MICHAEL ROWLAND: Okay, so you will negotiate on that front, but legislation will come to the Parliament ticking off the $40 per fortnight increase in Jobseeker. Can you see a situation where the Coalition will actively oppose that increase to Jobseeker?
JANE HUME: Well, we'll negotiate those amendments though, and I actually think that the Government will see the light here. There is great benefit in giving people an incentive to work a little bit more, to remove them from that, you know, that welfare cycle and into work.
MICHAEL ROWLAND: But in the end, you won't vote against an increase in Jobseeker just to make that clear?
JANE HUME: Well we're hoping that the Government will see the light here and adopt our amendments so that that's exactly what we can do.
MICHAEL ROWLAND: Okay. But no, commitment either way. Would you see a situation in a political universe where the Coalition would vote against an increase in Jobseeker payment?
JANE HUME: We want to make sure that vulnerable Australians, that disadvantaged Australians, are looked after but we also want to see more Australians get into work.
MICHAEL ROWLAND: Okay. The Opposition Leader was concerned about the 1.5 million new migrants coming to Australia over the next five years. How would the Coalition cut the migration program?
JANE HUME: Actually, it's not the number that is the concern. It's the management of a system. You know, Australia is a great migrant nation. We've been built on the back of the migrant story and we want that to continue. We know it will, but if you don't manage your migration intake well, then it can actually do economic harm rather than good.
MICHAEL ROWLAND: How do you manage it?
JANE HUME: Well, this is a time that the Labor Government is actually cutting infrastructure that would support that large migration intake and look, 1.5 million new Australians, that's the size of Adelaide, more than nearly the size of Adelaide. So it is significant in just five years alone. So we would make sure that it was supported with infrastructure investment, that it was supported with opening new supply of housing. Because let's face it, there's already a housing shortage.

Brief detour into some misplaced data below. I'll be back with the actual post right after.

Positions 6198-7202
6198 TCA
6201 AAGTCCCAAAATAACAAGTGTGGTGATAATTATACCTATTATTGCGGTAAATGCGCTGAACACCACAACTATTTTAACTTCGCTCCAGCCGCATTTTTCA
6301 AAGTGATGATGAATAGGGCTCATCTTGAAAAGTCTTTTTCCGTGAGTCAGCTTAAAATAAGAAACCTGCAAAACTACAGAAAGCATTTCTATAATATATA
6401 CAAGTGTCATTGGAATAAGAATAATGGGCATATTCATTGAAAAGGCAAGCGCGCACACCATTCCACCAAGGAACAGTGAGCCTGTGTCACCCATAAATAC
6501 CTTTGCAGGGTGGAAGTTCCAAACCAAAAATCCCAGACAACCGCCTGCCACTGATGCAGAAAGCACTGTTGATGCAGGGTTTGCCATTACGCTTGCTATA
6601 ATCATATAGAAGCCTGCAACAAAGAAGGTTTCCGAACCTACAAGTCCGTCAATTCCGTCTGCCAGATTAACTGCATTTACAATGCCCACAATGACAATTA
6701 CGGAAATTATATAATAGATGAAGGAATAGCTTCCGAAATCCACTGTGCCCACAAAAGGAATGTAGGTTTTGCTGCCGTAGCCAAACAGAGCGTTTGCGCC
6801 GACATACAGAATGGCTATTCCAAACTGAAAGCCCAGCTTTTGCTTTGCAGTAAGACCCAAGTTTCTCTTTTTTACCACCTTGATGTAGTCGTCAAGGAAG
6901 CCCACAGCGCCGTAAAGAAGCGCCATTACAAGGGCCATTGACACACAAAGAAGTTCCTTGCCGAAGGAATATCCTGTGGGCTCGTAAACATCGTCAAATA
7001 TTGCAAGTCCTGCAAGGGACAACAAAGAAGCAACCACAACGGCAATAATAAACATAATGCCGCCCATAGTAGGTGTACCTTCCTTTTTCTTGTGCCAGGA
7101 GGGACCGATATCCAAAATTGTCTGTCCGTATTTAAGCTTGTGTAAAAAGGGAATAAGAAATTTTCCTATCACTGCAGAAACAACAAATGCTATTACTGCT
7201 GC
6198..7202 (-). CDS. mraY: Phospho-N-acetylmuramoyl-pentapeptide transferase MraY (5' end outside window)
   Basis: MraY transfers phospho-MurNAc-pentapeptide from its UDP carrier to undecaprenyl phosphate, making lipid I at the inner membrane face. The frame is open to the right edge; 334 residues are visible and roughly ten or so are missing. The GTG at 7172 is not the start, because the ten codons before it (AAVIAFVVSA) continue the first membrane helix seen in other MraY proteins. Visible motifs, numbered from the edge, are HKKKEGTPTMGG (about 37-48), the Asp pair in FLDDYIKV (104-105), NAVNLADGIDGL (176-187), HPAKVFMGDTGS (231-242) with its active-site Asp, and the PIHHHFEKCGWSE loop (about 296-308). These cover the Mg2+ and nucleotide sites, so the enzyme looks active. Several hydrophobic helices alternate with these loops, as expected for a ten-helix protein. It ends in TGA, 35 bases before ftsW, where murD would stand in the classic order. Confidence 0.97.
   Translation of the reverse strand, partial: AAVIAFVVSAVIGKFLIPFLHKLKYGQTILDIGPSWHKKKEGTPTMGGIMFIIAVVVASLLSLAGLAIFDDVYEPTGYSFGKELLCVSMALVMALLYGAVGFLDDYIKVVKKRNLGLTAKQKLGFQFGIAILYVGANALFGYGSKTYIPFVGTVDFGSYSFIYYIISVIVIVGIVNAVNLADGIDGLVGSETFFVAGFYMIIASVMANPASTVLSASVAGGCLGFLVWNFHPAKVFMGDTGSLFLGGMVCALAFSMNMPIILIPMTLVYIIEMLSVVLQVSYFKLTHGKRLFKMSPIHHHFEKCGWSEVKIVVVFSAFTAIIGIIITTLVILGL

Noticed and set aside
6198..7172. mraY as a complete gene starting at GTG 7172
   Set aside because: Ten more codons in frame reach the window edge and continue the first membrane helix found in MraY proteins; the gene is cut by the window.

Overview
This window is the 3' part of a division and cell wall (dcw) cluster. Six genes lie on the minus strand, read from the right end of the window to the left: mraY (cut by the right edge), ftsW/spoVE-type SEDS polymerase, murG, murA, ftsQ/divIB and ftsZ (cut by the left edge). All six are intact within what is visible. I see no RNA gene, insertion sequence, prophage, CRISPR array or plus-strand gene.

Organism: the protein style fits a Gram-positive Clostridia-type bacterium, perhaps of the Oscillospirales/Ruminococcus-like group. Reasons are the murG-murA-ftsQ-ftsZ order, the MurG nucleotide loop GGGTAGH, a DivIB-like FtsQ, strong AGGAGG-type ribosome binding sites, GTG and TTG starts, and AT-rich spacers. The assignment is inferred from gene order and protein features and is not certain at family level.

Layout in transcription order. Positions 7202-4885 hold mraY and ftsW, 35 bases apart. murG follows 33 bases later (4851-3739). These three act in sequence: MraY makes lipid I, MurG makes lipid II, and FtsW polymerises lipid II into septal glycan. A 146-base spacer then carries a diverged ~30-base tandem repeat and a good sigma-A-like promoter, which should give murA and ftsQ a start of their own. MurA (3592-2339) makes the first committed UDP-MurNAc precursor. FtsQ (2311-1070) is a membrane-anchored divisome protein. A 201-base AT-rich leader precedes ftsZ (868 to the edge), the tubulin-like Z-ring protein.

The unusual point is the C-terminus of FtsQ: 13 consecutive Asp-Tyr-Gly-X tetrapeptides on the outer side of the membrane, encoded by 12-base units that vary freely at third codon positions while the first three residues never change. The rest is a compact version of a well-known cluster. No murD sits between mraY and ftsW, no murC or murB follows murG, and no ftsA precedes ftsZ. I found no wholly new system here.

MICHAEL ROWLAND: Speaking of which, you have a bill before the Senate that will create 30,000 new social and affordable homes. Why is the Coalition blocking that?
JANE HUME: Well, this is again, a band aid measure and these 1.5 million new migrants aren't looking for social and affordable housing.
MICHAEL ROWLAND: They're looking for 30,000 homes right there as a short term fix at the very least. Why is the Coalition opposing the Government's housing bill?
JANE HUME: The only way to sustainably bring down the cost of housing is to make sure that there's increased supply. Now, if you're in Government at a federal level, supply right there is it if you open if you're in government at a federal level as well as every State and Territory, well, surely this is Anthony Albanese's opportunity to bang the heads together of those Premiers and get them to open up supply, because, let's face it, supply of housing, supply of land, that's a state issue and if they don't do that, if Anthony Albanese doesn't do that, well, then what does that say about the respect for his leadership from his state?
MICHAEL ROWLAND: Okay. Before we go, was one of the most senior members of the Victorian Liberal Party should renegade MP Moira Deeming be expelled from the Liberal Party?
JANE HUME: Well, don't sit in that party room. That's a discussion for you.
MICHAEL ROWLAND: Are a senior member, one of the most senior members of the broader Victorian Liberal Party. I'll ask that question again. In your view, as a senior member of the party, should more redeeming be expelled from the State Liberal Party room?
JANE HUME: Well, I'm going to leave it to the State Parliamentary party room today and they'll be meeting in just a couple of hours.
MICHAEL ROWLAND: Indeed, they will make their decision on the point of issuing defamation concern notices to John Pesutto, the Liberal leader in Victoria. What do you think of that?
JANE HUME: Well, I don't think it's the sort of thing that we would do in the parliamentary team at a federal level.
MICHAEL ROWLAND: So she's not a team player?
JANE HUME: I think that will be decided today in the parliamentary party room in Victoria.
MICHAEL ROWLAND: Okay, Jane Hume, really appreciate your time this morning after a busy week. Thanks for joining us.
JANE HUME: Thanks, Michael.